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InTheLoop | 11.26.2012

November 26, 2012

Modeling the Breaking Points of Metallic Glasses

Christopher Rycroft of Berkeley Lab’s Computational Research Division has developed some novel computational techniques to address why metallic glass alloys, or liquid metals, have such wildly different toughness and breaking points, depending on how they are made. Read more.


UCSF/LBNL Workshop: Computational Challenges for Precision Medicine

The University of California, San Francisco (UCSF) and Berkeley Lab will hold a day-long workshop on “Computational Challenges for Precision Medicine” on Friday, November 30, at the UCSF Mission Bay Campus.

Precision medicine refers to the creation of an integrated repository of all disease-related data and the use of this repository, or “knowledge network,” to improve our molecular understanding, diagnosis and treatment of disease. Researchers across the spectrum of biomedical research, from fundamental discovery to clinical and population research, will populate the network with data. Citizens will also contribute their personal health data, enriching the collective data pool. Linkages between seemingly disparate data sets will provide novel insights into the molecular mechanisms of disease, while also informing clinical decision in real-time.

Achieving this ambitious vision will require overcoming significant scientific, technical, and policy challenges as outlined in the National Academy of Science (NAS) report titled “Toward Precision Medicine: Building a Knowledge Network for Biomedical Research and a New Taxonomy of Disease.” Berkeley Lab and UCSF are committed to working together to address these challenges by imagining and supporting collaborative pilot projects.

This workshop, one in a series with different foci, will bring together investigators from LBNL and UCSF to focus on computational challenges posed by precision medicine. Vice Chancellor for Research and committee member for the NAS report, Keith Yamamoto, will kick off the workshop with an overview of precision medicine. He will describe the key challenge areas where pilot projects are needed in order for the goals of precision medicine to be realized.

Next, LBNL and UCSF investigators will give “team talks” related to four defined computational challenge areas. In each case, the UCSF investigator will describe the specific challenges they face in their health sciences research field. Then, the LBNL investigator will describe how they have approached analogous computational challenges, including in fields outside medicine or the life sciences. The team talks are meant to help participants in the workshop understand the challenges of precision medicine and, importantly, to identify linkages between the expertise at UCSF and LBNL that could be applied in collaborative pilot projects.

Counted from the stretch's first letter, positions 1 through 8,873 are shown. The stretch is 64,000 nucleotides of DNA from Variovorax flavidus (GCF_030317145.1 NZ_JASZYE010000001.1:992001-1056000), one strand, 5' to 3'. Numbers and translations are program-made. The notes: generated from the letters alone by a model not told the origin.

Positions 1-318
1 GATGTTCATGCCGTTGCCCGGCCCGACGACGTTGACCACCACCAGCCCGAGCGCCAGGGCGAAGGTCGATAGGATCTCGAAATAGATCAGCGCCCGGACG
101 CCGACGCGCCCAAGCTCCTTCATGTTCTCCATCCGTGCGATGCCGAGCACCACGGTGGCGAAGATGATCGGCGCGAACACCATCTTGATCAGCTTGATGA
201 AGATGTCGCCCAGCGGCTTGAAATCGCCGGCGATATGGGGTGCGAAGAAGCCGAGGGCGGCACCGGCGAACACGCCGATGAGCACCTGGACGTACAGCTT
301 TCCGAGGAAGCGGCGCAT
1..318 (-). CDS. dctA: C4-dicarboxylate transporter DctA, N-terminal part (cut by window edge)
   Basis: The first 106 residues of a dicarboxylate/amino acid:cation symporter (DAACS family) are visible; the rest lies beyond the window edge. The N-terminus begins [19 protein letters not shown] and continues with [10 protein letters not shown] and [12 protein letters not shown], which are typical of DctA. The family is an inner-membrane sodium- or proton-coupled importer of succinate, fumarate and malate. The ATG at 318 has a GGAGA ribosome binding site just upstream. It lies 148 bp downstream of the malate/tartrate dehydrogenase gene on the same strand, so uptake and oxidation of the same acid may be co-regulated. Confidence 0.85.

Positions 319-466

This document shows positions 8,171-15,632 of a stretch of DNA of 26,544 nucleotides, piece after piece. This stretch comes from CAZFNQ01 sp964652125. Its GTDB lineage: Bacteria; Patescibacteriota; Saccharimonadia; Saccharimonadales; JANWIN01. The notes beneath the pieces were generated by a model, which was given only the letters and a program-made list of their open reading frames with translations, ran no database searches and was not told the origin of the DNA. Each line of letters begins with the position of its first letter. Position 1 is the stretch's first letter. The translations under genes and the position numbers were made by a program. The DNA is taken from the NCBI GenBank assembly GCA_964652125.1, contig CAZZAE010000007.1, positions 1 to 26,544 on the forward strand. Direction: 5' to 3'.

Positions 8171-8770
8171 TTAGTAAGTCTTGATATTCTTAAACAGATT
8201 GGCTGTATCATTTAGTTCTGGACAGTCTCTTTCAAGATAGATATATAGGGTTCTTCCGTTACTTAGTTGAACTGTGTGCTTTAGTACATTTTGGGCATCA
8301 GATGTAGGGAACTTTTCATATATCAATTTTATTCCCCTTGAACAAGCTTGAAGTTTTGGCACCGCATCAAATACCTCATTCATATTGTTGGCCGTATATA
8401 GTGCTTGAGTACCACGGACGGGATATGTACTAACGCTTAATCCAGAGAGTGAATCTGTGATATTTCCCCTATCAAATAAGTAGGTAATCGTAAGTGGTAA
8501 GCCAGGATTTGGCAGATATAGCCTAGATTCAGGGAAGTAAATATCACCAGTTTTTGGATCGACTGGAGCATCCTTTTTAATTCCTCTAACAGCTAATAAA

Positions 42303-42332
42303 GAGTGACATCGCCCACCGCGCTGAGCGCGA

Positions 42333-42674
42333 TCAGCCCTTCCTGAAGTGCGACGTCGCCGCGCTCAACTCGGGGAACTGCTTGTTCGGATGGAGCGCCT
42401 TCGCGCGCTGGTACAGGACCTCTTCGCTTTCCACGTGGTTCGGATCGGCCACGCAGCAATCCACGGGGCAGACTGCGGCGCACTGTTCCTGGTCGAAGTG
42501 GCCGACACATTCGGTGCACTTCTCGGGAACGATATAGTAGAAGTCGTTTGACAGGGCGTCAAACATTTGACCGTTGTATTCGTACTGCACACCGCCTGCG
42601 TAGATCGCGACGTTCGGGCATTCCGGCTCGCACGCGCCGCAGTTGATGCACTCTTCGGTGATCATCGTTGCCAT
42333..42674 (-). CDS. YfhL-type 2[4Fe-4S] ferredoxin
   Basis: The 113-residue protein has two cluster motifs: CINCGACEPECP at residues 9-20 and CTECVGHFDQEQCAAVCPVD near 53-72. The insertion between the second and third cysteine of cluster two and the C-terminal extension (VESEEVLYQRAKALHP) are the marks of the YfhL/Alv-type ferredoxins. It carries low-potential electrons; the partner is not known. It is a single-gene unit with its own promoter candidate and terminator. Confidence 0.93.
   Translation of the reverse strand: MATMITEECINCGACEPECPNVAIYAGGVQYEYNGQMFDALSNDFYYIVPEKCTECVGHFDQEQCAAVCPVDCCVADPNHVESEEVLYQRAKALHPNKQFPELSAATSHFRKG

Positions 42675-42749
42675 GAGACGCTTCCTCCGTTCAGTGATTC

There will be time in the afternoon for participants to discuss opportunities for collaboration. Breakout groups will organized around each of the challenge areas covered in the team talks. We will end the day by reporting back on the ideas generated in the breakouts and then convening for a reception. Ideas from the workshop will be discussed by a joint leadership group with the goal of announcing specific collaborative challenge areas and a joint funding mechanism in early 2013.


HEP Requirements Review This Week

The NERSC program requirements review “Large Scale Computing and Storage Requirements for High Energy Physics” will be held Tuesday and Wednesday, Nov. 27–28, in Rockville, MD. Organized by the Department of Energy’s Office of High Energy Physics (HEP), Office of Advanced Scientific Computing Research (ASCR), and NERSC, the review’s goal is to characterize HEP production computing and storage requirements through 2017 at NERSC. Richard Gerber and Harvey Wasserman are NERSC’s review coordinators.

This review brings together DOE program managers, leading domain scientists, and NERSC personnel to ensure that NERSC continues to provide the world-class facilities and services needed to support DOE Office of Science research. The review will produce a report that includes HPC requirements for HEP along with supporting narratives, illustrated by specific science-based case studies. Findings from the review will guide NERSC procurements and service offerings, and will help NERSC, ASCR, and HEP advocate for the HPC resources needed to support DOE science goals.

Presentations by Berkeley Lab researchers include:

  • Julian Borrill, CRD: Case Study: Cosmic Background Radiation Data Analsyis for the Planck Satellite Mission
  • Sudip Dosanjh, NERSC Director: NERSC’s Role in HEP Research and Emerging Technologies
  • Cameron Geddes, Accelerator and Fusion Research Division: Case Study: Plasma Accelerator Simulation Using Laser and Particle Beam Drivers
  • Peter Nugent, CRD/NERSC: Case Study: Baryon Oscillation Spectroscopic Survey and/or Distance Supernova Search
  • Michele Papucci, Physics Division: Case Study: Theoretical Particle Physics Simulations for LHC Processes
  • Craig Tull, CRD: Case Study: Intensity Frontier Data Analysis (Daya Bay)

This Week’s Computing Sciences Seminars

Beyond the Hill of Multicores Lies the Valley of Accelerators